The tragedy of financial inclusion

Financial Express has just compiled its annual publication- India’s best banks for 2009-10.

I cannot locate the online version. There is a brief interview of RBI Deputy Governor, K.C. Chakrabarty. One of the questions was:

Will you allow sophisticated derivative products in the market?

We should not be concerned about derivatives products. Rather we should be worried about providing basic banking products to everybody…………

……The problem is that we are not at all concerned of the 90% of the country living without their access to credit. Moreover, 50% of population does not have access to any kind of banking products. I think that we should be more concerned about these issues. We are one of the poorest countries in the world. The problem with the poor in the country is that they can get money at a 50% interest rate from moneylenders or even 30% interest rate when it comes to microfinance institutions. Still, they are unable to get credit from  financial institutions at even 15% rate of interest. That is the tragedy.

Tragedy indeed. I also don’t understand why microfinance institutions charge poor such high interest rates. There have been reports that despite such high interest rates, defaults are near zero. Why not lower interest rates then? High interest rates were charged initially because there is no collateral and there are chances of default. With latter not happening why not lower it? What is their cost of funds? Is it also that high?

You keep hearing how banks try and get big ticket loans by offering lower interest rates than other banks. And the rates are usually lower than Prime Lending Rate. So those who can pay are charged lower interest rates and those who can’t are charged higher. 

Another problem is despite many years of financial inclusion policies, we still have such huge  numbers of unbanked population. Why? Some blame government/RBI policies for their restriction on banking licences but research shows it was policies of government/RBI in 1980s (if you want to open an urban branch, you need to open four rural branches) which led to whatever little rural penetration we have. This led to lower poverty. As the policy was eased, rural branches opening became slower and poverty increased. So where do we go from here?

In the same FE magazine on banks, Indusind MD & CEO makes a nice comment:

Are operations in remote places possible?

It can be profitable. If you treat financial inclusion as an obligation to eb met at the end of the year, then it is a loss making proposition. But if you work on it through out the year as business plan, it can be profitable. 

Financial inclusion unless it is embedded in business, is a loss making proposition. We are strong in the area of micro financing. We give a lot of three wheeler loans in rural areas. We provide loads to village women through microfinancing schemes. We have zero delinquencies.   

Based on this, RBI’s recent policy moves to improve financial inclusion will only work if banks take them as business plans. It should not result in an year end compulsion.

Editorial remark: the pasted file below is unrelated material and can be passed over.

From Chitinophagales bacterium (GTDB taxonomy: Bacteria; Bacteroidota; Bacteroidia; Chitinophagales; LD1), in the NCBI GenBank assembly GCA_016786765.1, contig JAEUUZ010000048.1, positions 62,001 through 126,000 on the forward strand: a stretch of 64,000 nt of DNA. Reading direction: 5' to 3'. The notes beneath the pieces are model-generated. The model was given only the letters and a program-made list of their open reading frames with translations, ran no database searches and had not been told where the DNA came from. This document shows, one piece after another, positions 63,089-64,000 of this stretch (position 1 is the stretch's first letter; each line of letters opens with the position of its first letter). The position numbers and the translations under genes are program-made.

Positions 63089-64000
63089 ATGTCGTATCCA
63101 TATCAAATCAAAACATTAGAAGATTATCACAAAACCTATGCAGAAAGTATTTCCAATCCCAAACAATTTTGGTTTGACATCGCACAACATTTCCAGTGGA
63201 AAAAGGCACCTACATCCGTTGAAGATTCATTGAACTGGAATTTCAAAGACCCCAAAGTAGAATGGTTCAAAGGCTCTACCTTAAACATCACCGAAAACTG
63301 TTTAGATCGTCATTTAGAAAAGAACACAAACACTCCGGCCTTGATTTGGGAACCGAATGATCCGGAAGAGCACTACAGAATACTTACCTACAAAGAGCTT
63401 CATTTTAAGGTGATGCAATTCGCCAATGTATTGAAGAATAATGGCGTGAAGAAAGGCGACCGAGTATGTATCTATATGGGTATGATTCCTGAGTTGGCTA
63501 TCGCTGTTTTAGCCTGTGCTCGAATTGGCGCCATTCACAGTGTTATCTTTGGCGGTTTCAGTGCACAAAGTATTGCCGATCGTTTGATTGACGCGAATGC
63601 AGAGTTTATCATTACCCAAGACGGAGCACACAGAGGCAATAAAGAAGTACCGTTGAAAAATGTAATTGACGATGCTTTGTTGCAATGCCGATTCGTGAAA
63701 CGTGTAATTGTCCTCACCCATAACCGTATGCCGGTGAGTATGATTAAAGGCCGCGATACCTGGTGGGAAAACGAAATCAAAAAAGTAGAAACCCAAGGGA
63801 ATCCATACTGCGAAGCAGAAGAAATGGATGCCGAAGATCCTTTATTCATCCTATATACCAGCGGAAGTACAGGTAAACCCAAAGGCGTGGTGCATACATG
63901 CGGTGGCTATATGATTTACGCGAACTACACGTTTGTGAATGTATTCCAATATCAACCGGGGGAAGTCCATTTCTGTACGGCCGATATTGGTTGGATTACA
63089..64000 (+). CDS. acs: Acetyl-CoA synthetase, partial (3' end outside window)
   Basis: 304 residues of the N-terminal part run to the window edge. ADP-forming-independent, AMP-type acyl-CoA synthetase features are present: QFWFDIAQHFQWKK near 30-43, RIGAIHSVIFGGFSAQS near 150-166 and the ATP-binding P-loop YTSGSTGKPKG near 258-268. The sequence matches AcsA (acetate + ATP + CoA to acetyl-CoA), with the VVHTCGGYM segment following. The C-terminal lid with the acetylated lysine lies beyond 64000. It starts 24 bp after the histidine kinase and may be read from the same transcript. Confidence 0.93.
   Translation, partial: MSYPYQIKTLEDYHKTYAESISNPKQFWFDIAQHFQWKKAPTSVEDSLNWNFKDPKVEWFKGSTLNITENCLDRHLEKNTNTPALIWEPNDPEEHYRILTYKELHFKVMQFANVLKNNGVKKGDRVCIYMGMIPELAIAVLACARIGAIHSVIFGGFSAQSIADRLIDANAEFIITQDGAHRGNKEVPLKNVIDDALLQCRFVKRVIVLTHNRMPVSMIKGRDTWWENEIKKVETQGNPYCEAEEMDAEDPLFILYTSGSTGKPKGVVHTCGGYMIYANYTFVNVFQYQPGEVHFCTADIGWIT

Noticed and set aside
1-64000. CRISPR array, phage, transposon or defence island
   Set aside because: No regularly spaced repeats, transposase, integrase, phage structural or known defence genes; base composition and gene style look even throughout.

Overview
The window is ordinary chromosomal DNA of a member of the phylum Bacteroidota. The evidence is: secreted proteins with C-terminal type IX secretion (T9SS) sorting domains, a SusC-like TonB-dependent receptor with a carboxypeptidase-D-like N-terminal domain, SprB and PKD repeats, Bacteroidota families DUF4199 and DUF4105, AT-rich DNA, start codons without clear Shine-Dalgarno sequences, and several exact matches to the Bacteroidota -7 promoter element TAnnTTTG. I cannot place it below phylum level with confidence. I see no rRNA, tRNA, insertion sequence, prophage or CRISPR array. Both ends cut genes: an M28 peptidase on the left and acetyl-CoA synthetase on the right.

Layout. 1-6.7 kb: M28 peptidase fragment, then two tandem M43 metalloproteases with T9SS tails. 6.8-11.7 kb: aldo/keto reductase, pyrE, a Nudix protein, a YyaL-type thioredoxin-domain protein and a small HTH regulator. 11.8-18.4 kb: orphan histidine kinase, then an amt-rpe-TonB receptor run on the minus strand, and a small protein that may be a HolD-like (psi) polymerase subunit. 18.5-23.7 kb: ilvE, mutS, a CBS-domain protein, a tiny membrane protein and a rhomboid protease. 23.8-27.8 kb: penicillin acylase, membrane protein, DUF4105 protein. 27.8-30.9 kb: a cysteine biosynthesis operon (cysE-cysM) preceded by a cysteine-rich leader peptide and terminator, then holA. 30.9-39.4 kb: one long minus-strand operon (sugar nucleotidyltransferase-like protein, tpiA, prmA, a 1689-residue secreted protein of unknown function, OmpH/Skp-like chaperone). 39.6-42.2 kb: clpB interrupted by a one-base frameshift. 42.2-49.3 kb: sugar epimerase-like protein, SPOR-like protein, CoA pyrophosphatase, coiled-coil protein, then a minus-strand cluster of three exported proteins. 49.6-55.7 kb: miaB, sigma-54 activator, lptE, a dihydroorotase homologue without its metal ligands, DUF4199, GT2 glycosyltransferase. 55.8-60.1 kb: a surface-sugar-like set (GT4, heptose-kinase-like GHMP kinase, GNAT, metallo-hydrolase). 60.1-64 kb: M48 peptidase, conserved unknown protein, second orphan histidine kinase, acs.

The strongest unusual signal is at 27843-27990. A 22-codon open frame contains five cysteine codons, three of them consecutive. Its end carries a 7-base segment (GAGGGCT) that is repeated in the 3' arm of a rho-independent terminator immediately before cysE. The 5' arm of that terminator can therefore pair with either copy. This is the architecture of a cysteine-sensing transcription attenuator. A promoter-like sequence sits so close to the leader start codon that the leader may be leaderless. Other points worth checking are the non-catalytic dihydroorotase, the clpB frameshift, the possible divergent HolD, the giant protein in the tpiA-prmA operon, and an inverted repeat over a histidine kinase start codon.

First, the lead bank in each district has been asked to draw a roadmap by the end of this month (March 2010) for ensuring that all villages with a population of over 2,000 will have access to financial services through a banking outlet, not necessarily a bank branch, by March 2012. There will be an intermediate target to be achieved by March 2011. Banks will have to harness technology and innovate low cost business models to accomplish this.

Second, all domestic public and private sector commercial banks have agreed to come up with their specific, Board approved Financial Inclusion Plans (FIPs) by March 2010 to be rolled out over the next three years. These Plans will have both qualitative indicators and quantitative milestones.

Third, we have urged all banks to include criteria regarding financial literacy and financial inclusion in the performance evaluation of their field staff.

We all know how these targets can be misused.

So in a way I agree with Chakrabarty. The onus is on the banks to build proper financial inclusion plans and see it as a business opportunity. Some lessons can be taken from FMCG companies which have become so aggressive in rural India.

Otherwise, it will continue to remain a tragedy producing tons of research on how to go about it.

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One Response to “The tragedy of financial inclusion”

  1. K R Vaikuntam Says:

    I dont know why Mr Chakravarty is making it out to be a either or situation. Derivatives are required for hedging risks. Nothing wrong with them per se. As Avinash Persaud has correctly pointed out, you can make huge losses with the simplest products – as happened with the sub-prime mortgages. Complexity is sometimes required.

    Financial Inclusion will come with the necessary technological improvements for handling a large number of small value accounts. It is the experience that for the front end to be simple the back end may have to be complex. That is why the suggestion to license foreign banks to operate exclusively in rural/ semi urban areas. They may bring in the innovation required.

    And micro finance institutions have to charge a higher rate not only to cover default but also to meet the costs of door step banking. What is wrong with them now is that the original promoters have sold out to private equity who are asking for high return on equity quarter on quarter as they always do and this treats micro finance as a sprint instead of the marathon that it actually is

    – Vaikuntam

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